Khizr Khan challenges Trump to take citizenship test

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Khizr Khan Challenges Trump to Take Citizenship Test

By: Nathan Smith

Khazir Khan has become the face of Muslim Americans who are challenging Donald Trump's controversial immigration policies.

At the Democratic National Convention, Khan took the stage to speak out against Trump.

SEE ALSO: 'Morning Joe' airs brutal video showing Trump's previous stances on foreign policy compared to now

"Have you even read the United States Constitution? I will gladly lend you my copy," Khan infamously asked, as he pulled a copy of the document out of his breast pocket.

Now, the gold star father is issuing a challenge on Trump's stance.

In an email to the Huffington Post, Khan wrote, "I challenge Trump to take the naturalization test with me any day. His is demagoguery and pandering for vote[s]. A divider like Trump can never be the steward of this country."

More on the Khan family

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Slain vet Humayun Khan and his family
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Slain vet Humayun Khan and his family
Khizr Khan, whose son, Humayun S. M. Khan was one of 14 American Muslims who died serving in the U.S. Army in the 10 years after the 9/11 attacks, offers to loan his copy of the Constitution to Republican U.S. presidential nominee Donald Trump, as he speaks while a relative looks on during the last night of the Democratic National Convention in Philadelphia, Pennsylvania, U.S. July 28, 2016. REUTERS/Mike Segar

Captain Humayun Khan, died while serving his country in 2004. 

(Photo credit Khizr M. Khan)

Khizr Khan walks off stage after speaking about his son US Army Captain Humayun Khan who was killed by a suicide bomber in Iraq 12 years ago, on the final night of the Democratic National Convention at the Wells Fargo Center, July 28, 2016 in Philadelphia, Pennsylvania. / AFP / Robyn Beck (Photo credit should read ROBYN BECK/AFP/Getty Images)
Khizr Khan, who's son Humayun (L) was killed serving in the U.S. Army, speaks at the Democratic National Convention in Philadelphia, Pennsylvania, U.S. July 28, 2016. REUTERS/Lucy Nicholson
Khizr Khan, father of Humayun S. M. Khan who was killed while serving in Iraq with the US Army, speaks during the fourth and final day of the Democratic National Convention at the Wells Fargo Center on July 28, 2016 in Philadelphia, Pennsylvania. / AFP / Nicholas Kamm (Photo credit should read NICHOLAS KAMM/AFP/Getty Images)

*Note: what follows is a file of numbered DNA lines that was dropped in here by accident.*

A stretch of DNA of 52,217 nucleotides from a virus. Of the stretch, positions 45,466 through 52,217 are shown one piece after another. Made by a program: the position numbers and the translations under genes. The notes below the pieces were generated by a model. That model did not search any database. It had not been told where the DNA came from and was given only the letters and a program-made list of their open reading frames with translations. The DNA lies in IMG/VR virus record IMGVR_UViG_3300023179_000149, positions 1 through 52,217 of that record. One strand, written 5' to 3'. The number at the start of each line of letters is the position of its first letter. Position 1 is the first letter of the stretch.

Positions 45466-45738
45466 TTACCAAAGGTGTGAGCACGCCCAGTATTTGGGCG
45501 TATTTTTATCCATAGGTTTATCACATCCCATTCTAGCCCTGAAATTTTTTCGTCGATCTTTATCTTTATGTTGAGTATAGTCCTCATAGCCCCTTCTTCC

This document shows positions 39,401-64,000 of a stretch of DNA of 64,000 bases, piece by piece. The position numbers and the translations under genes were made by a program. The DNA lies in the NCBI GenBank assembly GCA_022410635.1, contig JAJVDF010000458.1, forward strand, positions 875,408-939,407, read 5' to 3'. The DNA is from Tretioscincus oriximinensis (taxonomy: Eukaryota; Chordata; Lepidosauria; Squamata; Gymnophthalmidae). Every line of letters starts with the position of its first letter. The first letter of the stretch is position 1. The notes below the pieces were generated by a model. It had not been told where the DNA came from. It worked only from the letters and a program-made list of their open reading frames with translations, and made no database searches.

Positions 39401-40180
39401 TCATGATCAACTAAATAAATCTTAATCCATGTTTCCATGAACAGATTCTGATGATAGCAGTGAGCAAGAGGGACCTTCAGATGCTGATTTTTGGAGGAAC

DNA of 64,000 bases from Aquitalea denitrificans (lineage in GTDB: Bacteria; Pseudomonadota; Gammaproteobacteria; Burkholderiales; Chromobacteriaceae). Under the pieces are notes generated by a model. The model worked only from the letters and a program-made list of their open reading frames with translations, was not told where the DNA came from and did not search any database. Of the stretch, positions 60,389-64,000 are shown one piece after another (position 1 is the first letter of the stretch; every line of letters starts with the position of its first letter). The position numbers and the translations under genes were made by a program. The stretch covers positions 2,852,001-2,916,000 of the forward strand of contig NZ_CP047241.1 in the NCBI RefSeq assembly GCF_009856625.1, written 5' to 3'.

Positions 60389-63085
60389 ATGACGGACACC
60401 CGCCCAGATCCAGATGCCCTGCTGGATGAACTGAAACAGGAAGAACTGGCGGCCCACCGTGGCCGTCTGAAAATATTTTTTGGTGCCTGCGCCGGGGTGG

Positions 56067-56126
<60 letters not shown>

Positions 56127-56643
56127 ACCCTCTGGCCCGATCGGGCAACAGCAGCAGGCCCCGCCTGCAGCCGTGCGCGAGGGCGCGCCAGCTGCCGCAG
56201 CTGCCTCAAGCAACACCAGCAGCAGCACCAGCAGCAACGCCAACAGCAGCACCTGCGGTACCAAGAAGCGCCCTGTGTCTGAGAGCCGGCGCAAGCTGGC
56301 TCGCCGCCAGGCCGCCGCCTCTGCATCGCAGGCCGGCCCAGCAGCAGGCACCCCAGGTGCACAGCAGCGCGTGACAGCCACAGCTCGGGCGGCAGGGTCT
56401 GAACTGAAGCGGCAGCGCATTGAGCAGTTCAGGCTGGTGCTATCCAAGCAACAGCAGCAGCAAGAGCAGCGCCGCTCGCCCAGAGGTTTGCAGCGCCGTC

PHILADELPHIA, PA - JULY 28: Khizr Khan, father of deceased Muslim U.S. Soldier Humayun S. M. Khan, holds up a booklet of the US Constitution as he delivers remarks on the fourth day of the Democratic National Convention at the Wells Fargo Center, July 28, 2016 in Philadelphia, Pennsylvania. Democratic presidential candidate Hillary Clinton received the number of votes needed to secure the party's nomination. An estimated 50,000 people are expected in Philadelphia, including hundreds of protesters and members of the media. The four-day Democratic National Convention kicked off July 25. (Photo by Alex Wong/Getty Images)
Khizr Khan, whose son Humayun S. M. Khan was one of 14 US Muslims who died serving the United States in the ten years after 9/11 speaks during the final day of the 2016 Democratic National Convention on July 28, 2016, at the Wells Fargo Center in Philadelphia, Pennsylvania. / AFP / Robyn BECK (Photo credit should read ROBYN BECK/AFP/Getty Images)
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The challenge comes in response to Trump's speech in Youngstown, Ohio, where the Republican candidate offered a hardline approach towards vetting visa applicants in the fight against ISIS.

"We should only admit into this country those that share our values and respect our people," Trump said.

"The time is overdue to develop a new screening test for the threats we face today. I call it extreme, extreme vetting," he added.

Khan responded to Trump's idea of an ideological test, writing "...as Muslim Americans, it is our obligation to keep our country safe. We reject all violence. We support better immigration policies."

Khan became a citizen of the United States after emigrating from Pakistan in 1980.

The Trump camp has yet to respond.

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